Saturday, May 10, 2014

Vietnam for a "rising India" (against China)

This really tickled the funny bone, we are talking about a navy whose submarines explode while standing still in the parking bay. But apparently the Vietnamese are dead serious (and they have reason to be).

Quy said there was not much clarity in the Obama administration. "That is why we want India should rise quickly. We have great expectations from India," he said. 

The Chinese are placing a strong emphasis on the "peaceful rise" theme these days. What they really want (we imagine) is to set the clock back a few centuries when all subject countries used to dispatch emissaries with lavish gifts to the Middle Kingdom, bribe the mandarins and secure (temporary) favors.

MELBOURNE:  Concerned over China's assertiveness in the South China Sea, Vietnam wants India to "rise quickly" in the region. "We are deeply concerned by Chinese assertiveness in the South China Sea. The Chinese navy is acting without provocation. These decisions seem to be taken by the Chinese leadership at the highest level," said Ambassador Dang Dinh Quy, president of Diplomatic Academy of Vietnam (DAV).
Quy said there was not much clarity in the Obama administration. "That is why we want India should rise quickly. We have great expectations from India," he said.

The remarks were made at a round table meeting of DAV held here on Saturday. DAV is said to carry out strategic research in international relations and foreign policy, as well as serve as a think-tank for foreign policy for the ministry of foreign affairs, the party and the state.

The meeting was held for the delegates to share information with Australian scholars around regional security issues such as US-China relations, maritime issues in the Indo pacific region and discuss more broadly Australia's engagement with Asia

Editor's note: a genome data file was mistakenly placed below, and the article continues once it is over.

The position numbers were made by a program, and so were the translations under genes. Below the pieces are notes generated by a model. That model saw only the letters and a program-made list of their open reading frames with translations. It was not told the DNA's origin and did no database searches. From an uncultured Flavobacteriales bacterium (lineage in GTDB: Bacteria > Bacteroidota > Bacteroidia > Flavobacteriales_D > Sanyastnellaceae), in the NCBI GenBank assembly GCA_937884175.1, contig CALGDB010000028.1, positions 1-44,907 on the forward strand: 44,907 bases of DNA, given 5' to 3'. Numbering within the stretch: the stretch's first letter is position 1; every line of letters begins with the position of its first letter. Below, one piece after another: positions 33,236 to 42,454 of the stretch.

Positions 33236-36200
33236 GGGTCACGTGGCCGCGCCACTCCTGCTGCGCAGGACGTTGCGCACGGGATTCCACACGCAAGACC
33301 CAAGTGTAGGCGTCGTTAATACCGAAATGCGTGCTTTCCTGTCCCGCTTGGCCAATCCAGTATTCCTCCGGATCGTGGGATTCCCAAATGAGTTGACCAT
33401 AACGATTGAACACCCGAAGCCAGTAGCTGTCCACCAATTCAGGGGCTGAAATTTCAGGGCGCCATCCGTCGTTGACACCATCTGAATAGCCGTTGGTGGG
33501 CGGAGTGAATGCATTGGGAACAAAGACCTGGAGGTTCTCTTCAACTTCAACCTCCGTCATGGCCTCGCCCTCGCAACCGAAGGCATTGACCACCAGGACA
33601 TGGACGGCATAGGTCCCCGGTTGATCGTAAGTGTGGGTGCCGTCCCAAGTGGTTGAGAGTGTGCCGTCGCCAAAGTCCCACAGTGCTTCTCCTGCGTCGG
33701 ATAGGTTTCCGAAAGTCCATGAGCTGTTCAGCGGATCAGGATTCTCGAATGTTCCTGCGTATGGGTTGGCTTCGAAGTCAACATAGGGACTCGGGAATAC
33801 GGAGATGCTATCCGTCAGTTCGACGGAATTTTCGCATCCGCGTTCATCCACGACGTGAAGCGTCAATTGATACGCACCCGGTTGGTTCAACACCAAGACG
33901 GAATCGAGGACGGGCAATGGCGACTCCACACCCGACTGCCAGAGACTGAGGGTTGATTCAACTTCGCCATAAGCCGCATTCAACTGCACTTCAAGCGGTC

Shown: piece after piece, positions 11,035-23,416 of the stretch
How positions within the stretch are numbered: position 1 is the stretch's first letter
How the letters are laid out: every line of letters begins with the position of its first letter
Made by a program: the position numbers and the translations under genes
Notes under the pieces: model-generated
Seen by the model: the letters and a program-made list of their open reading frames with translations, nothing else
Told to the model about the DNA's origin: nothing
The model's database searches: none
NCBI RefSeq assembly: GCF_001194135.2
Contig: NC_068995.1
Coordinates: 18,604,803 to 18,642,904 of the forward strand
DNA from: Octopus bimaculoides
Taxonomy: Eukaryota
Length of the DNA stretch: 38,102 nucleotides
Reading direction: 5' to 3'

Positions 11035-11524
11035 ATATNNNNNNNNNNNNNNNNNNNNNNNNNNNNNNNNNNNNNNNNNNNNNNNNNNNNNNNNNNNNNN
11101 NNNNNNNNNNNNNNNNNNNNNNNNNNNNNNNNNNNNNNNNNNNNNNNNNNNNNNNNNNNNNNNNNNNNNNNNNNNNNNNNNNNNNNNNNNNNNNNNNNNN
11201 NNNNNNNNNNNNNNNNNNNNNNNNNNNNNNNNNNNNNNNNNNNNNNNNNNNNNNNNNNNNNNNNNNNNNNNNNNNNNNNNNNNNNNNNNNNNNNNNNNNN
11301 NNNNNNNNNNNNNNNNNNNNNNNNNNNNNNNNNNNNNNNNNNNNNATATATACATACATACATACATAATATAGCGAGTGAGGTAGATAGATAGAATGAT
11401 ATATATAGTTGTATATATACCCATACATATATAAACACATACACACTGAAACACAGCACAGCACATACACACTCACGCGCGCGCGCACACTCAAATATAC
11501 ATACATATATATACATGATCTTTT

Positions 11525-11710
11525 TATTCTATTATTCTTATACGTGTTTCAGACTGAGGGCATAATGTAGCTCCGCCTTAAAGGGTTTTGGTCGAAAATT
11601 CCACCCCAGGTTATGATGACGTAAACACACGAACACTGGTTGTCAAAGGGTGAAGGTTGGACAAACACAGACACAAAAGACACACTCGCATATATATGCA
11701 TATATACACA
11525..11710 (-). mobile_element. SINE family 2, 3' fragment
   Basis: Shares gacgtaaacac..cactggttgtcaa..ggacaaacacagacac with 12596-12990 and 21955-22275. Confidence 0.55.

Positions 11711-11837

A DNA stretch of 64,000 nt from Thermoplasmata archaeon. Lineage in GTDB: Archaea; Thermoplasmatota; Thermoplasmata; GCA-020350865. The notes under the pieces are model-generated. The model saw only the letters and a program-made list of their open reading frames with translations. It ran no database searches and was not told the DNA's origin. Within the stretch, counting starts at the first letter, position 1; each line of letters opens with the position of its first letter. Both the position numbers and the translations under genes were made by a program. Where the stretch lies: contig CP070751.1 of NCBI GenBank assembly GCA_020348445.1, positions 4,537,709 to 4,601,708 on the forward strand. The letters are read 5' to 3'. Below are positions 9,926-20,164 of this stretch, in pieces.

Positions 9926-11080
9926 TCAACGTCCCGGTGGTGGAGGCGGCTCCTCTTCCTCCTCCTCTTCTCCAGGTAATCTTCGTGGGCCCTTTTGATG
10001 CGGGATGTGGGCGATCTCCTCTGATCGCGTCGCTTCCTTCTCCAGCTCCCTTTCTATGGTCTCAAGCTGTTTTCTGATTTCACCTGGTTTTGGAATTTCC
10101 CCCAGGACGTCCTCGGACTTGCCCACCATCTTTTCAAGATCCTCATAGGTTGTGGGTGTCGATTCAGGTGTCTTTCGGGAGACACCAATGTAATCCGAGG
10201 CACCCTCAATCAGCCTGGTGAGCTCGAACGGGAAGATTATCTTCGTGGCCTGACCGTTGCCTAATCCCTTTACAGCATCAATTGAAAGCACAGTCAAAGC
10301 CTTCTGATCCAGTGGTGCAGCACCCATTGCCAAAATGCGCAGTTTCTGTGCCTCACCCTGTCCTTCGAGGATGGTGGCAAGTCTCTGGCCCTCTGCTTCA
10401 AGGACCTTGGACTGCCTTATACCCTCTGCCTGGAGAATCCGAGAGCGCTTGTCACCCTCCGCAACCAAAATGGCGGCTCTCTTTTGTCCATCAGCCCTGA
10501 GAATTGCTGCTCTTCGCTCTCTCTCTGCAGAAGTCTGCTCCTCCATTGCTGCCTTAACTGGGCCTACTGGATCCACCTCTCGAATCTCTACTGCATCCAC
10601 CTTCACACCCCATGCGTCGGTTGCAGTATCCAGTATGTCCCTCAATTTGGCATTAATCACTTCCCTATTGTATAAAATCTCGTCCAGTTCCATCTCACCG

...     ..........
Chinese ships are ramming Vietnamese vessels and spraying sailors with water cannons in a clash over plans to drill for oil in disputed waters. Several boats have been damaged and six people on one vessel have been injured, said officials in Hanoi, with neither side showing any signs of backing down.

Vietnamese vessels are trying to stop China placing a $1billion oil rig off their country's coast. The say they want a peaceful solution, but a top official warned 'all restraint has a limit'.

The clash has been continuing for several days since a Chinese flotilla of military and civilian ships moved into the disputed area of the South China Sea on May 1.
Vietnam promptly dispatched marine police and fishery protection vessels to the area but they were harassed as they approached, said Ngo Ngoc Thu, vice commander of Vietnam's coast guard.
He said Vietnam had not carried out any offensive actions of its own in waters close to the rig, which is around 140 miles off the Vietnamese coast.

'No shots have been fired yet,' said a Vietnamese navy official, who could not be identified because he was not authorised to speak to media. 'Vietnam won't fire unless China fires first.'
Another Vietnamese official, who also preferred to remain anonymous, said that Vietnam's ships were outnumbered by the Chinese flotilla. He said the ships were trying to stop the rig from 'establishing a fixed position'.

Western analysts have called China's stationing of the oil rig one of its most provocative steps yet in a gradual campaign of asserting its sovereignty in the South China Sea. China claims almost the entire sea, rejecting rival claims from Vietnam, the Philippines, Taiwan, Malaysia and Brunei.

Chinese Foreign Ministry spokesman Hua Chunying insists the rig, owned by Chinese state-run oil company CNOOC, is in China's territorial waters and therefore drilling is 'normal and legal.'
'The disruptive activities by the Vietnamese side are in violation of China's sovereign rights,' she said. China had previously said no foreign ships would be allowed within three miles of the rig.
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